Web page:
Tuesday and Thursday are the hot office days, where most cross-team meetings are happening. He can always count on a lot of people being in on those days, as many as around 800 people, he estimates. Justworks also has offices in Toronto, Mexico City, Tampa, and London that operate on a hybrid schedule as well.

It required a bit of relearning for Seckler. 

“The hardest thing was growing up in a world that was more in the office every day and building certain muscles around that, which was relying on the ability to walk the halls to being in touch with how people are doing and different teams are doing,” said Seckler.

But Justworks is also a growing company with 1,500 employees, where it’s nearly impossible to get a pulse on how everyone is doing even if everyone is in the same four walls. 

“It has sometimes made things more challenging, but it’s just made me more intentional about looking at the calendar and saying ‘OK, here’s a team I’m not feeling as connected with, I’m going to show up for their next road mapping discussion,’” said Seckler. “But people are still people. They want balance in their lives and want to show up for their family when their family needs them.”


Seckler sometimes pops outside the downtown office for a walk or will remain in the building in one of the comfortable common areas. “I can have little interactions with 20 people and see how different teams are doing,” he said.

On other days he travels to see customers and will have lunches CEOs who use the Justworks services. One of his personal goals is to have a deep conversation with another CEO at least once a week, or 10 a month.

Travel varies at different times of the year, but usually, the middle months are easier for him to be out of the office. This time of the year, in May, it’s a popular time in the tech community where venture firms will have CEO gatherings. He’s often in attendance.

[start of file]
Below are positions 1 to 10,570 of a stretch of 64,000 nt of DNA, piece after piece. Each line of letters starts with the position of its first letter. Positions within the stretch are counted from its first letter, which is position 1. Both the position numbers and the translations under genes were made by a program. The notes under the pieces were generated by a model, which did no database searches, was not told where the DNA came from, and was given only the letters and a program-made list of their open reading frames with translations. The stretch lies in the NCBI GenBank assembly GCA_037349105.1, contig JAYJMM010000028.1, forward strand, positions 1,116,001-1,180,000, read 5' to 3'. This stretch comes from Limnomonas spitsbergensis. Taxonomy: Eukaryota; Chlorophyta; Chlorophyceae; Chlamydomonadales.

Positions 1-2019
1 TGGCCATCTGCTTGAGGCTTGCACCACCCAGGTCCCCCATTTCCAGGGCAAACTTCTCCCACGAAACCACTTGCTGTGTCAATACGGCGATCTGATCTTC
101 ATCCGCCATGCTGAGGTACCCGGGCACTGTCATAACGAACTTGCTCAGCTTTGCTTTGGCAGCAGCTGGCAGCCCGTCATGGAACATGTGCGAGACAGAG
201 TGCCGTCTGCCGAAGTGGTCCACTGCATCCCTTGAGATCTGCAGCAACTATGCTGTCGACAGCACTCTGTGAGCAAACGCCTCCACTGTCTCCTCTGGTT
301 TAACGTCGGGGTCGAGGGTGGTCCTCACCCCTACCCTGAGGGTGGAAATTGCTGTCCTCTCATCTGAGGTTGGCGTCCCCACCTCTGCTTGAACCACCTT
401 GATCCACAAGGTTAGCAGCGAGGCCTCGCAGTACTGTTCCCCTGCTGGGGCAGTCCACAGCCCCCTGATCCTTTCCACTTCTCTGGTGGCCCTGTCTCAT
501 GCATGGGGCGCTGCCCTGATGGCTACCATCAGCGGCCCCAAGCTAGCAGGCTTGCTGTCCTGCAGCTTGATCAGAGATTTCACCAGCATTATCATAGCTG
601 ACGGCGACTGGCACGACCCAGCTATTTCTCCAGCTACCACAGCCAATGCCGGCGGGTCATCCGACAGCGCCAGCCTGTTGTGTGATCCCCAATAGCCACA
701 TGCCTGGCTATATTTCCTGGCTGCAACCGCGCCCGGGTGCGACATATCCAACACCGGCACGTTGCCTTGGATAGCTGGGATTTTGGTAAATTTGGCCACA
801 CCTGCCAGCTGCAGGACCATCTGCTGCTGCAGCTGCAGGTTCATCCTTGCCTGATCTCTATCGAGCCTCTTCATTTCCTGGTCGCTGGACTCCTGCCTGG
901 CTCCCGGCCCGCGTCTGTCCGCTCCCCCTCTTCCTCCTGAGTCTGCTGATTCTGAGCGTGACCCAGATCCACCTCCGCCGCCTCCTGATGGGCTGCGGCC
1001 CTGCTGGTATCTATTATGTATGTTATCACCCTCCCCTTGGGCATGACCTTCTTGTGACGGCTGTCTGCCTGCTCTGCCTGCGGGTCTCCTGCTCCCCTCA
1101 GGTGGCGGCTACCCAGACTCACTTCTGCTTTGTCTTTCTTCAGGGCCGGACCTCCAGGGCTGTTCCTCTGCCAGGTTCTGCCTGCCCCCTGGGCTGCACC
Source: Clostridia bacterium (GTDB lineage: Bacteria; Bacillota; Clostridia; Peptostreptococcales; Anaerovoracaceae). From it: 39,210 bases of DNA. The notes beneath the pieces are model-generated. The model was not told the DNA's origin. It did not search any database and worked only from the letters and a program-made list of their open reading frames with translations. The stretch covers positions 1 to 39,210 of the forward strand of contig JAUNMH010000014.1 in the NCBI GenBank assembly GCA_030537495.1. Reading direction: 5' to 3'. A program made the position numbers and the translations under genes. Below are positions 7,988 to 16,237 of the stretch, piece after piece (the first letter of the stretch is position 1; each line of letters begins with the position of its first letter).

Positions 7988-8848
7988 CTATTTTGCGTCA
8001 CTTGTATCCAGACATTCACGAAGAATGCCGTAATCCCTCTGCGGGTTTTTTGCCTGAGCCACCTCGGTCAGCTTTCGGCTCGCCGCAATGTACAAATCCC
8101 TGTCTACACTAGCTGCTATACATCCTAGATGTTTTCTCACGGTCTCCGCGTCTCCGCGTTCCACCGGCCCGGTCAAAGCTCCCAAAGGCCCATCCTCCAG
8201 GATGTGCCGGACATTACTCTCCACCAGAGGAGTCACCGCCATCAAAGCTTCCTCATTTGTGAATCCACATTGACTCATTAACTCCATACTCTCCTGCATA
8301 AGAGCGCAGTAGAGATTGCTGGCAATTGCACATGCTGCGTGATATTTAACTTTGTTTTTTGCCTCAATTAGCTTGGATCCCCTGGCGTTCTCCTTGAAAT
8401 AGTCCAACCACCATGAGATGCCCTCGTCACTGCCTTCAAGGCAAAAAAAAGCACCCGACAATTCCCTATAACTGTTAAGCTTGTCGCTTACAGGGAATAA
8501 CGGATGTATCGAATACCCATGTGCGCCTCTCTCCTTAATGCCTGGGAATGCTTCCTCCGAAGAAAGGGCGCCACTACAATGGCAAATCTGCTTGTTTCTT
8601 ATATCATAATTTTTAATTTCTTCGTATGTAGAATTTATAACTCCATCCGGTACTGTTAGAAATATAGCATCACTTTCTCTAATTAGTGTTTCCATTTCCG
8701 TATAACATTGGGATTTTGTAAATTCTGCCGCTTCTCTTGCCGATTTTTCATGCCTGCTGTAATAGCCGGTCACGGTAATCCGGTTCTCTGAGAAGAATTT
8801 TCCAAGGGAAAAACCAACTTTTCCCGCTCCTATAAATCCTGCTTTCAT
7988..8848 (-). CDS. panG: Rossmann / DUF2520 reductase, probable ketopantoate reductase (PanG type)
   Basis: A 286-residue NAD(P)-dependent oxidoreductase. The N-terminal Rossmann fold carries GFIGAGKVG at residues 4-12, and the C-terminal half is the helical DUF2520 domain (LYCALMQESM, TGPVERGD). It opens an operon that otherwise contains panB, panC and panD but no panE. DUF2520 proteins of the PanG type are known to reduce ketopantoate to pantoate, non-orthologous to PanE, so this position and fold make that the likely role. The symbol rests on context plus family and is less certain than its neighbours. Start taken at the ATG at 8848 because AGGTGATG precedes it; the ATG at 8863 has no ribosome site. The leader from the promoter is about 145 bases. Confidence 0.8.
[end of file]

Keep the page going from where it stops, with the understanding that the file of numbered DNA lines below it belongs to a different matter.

“So a lot of the folks who attend these meetings are our customers, or should be our customers,” said Seckler. “By going there, I can learn about how people are running their businesses, but also how we’re doing as a company and how some of our competitors are doing because some of the folks are using other solutions.”

A long day

At 7 p.m. Seckler likes to be home. During the week, he admits things can be all over the place between work and family, with daughters doing sports, homework, and more. But if he can be home for family dinner, he tries to. 

After a yummy meal (whoever gets home first between him and his wife is who cooks it), he takes Ace for a walk, dives into some reading, and that’s the day. He has two books on his nightstand currently: “Unreasonable Hospitality: The Remarkable Power of Giving People More Than They Expect,” by Will Guidara, which was highlighted in Hulu’s series The Bear, and “Leviathan Wakes,” a science fiction novel by James S. A. Corey. The latter Seckler describes as “far out and great,” especially when trying to get his mind off the day.

Weekends are centered around kid’s sports, a big Sunday dinner, and spending time outdoors. A major in Geology, Seckler appreciates as much time as he can get outside and is an Appalachian Ridge Runner. That’s a role that gets him out into nature regularly and involves greeting and guiding other hikers walking the trail.

Sunday dinner is a big deal in Seckler’s house and prep for it can start as early as Thursday morning when Seckler makes homemade sourdough to accompany it, based on San Francisco’s Tartine Bakery’s recipe.

“That’s the family favorite right now,” said Seckler.